Following the unexpected victory by the Conservatives in the UK general election on 7 May, the Government has announced its programme for the next session of Parliament. Amongst its proposals, the Government is proposing new laws regulating the ability to take lawful strike action.

The new proposals will require a 50% voter turnout threshold in strike ballots, while retaining the condition that a simple majority of those votes must be in favour of industrial action.

Additionally, the new proposals will require that 40% of those entitled to vote must vote in favour of industrial action in certain essential public services (health, education, fire and transport). The Bill will also introduce time limits on a mandate following a ballot for industrial action. The Conservatives proposed in their manifesto that employers would be allowed to use agency workers to cover for striking employees. No mention of this proposal was made in the Queen’s Speech, so we will have to wait for the Bill to be published before we see if this proposal becomes reality.

The other employment measure of significance contained in the Queen’s Speech is the Government’s proposal to cap termination payments to end, in the Government’s words, ‘….six figure payoffs for the best paid public sector workers’. No further detail has yet been provided.

The Queen’s Speech was largely silent on other employment law-related measures. However, other references in the Conservative manifesto may have an impact on employment law:

  • There will be a referendum on the UK’s membership of the EU by the end of 2017. It is unclear as yet whether reform of EU-derived employment laws will form part of David Cameron’s re-negotiation of the UK’s terms of membership.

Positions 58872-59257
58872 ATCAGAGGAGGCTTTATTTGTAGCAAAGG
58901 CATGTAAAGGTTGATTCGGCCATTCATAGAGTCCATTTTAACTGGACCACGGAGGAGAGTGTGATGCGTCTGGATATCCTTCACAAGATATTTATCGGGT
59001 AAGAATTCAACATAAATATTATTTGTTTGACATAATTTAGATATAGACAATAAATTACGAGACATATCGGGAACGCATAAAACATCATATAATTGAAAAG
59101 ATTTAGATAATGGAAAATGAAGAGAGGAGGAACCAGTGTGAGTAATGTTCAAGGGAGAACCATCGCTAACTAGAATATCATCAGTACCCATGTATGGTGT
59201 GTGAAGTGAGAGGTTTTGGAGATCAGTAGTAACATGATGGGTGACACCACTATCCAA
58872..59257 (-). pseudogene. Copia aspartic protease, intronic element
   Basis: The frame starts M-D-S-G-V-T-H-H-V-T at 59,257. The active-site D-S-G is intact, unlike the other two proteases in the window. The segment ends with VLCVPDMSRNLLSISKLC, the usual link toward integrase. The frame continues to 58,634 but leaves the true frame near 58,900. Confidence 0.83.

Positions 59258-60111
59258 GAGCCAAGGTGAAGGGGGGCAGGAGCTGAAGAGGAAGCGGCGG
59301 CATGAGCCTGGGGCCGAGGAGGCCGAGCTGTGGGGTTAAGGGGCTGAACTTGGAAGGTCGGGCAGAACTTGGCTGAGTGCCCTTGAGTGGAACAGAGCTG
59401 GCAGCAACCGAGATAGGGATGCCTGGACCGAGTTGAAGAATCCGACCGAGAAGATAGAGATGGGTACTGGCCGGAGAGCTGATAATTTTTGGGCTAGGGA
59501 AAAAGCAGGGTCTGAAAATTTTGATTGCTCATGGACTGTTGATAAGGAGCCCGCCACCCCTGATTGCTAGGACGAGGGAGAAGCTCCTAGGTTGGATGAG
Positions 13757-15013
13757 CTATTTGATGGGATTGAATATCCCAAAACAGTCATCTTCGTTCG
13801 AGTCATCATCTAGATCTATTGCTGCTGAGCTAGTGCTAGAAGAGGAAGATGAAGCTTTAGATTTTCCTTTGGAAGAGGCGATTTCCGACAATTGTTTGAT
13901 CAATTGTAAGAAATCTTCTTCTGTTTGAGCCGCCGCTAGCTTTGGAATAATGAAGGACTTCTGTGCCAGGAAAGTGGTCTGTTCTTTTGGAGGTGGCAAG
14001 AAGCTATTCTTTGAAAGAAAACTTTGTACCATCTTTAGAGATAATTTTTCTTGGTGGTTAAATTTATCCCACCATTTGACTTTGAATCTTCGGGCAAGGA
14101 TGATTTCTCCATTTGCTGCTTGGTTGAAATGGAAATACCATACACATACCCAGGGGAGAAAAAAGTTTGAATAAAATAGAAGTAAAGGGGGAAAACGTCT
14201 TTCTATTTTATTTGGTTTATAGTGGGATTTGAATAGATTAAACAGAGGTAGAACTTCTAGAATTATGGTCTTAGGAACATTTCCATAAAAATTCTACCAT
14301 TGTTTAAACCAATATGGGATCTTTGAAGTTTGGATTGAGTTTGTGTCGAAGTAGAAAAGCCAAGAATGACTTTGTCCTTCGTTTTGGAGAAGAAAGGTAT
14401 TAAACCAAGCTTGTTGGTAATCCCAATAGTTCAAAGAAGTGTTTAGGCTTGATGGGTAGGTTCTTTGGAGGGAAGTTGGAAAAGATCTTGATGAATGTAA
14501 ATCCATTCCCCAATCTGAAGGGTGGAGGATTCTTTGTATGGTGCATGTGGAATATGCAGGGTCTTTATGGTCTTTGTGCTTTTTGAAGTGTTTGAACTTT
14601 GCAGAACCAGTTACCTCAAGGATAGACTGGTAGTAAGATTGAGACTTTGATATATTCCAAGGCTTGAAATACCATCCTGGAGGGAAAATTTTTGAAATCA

• The Conservatives promised to scrap the Human Rights Act and to curb the role of the European Court of Human Rights. The Queen’s Speech indicated that proposals would be brought forward for a British Bill of Rights. However, no indication was given as to when this might happen. Given the small Conservative majority and political opposition to these proposals, the abolition of the Human Rights Act may be some way off.
  • The Conservatives promised to take further steps to eradicate the abuse of workers by banning exclusivity clauses in zero-hours employment contracts. Regulations implementing these changes came into force last week.
  • The Conservatives indicated in their manifesto that the National Minimum Wage was on track to reach £8 per hour by the end of the decade. Whether any legislative measures will be taken to ensure this target is met is unclear.

A final point to bear in mind is that George Osborne has called a second budget for the year on 8 July. Further changes affecting employers may be proposed then.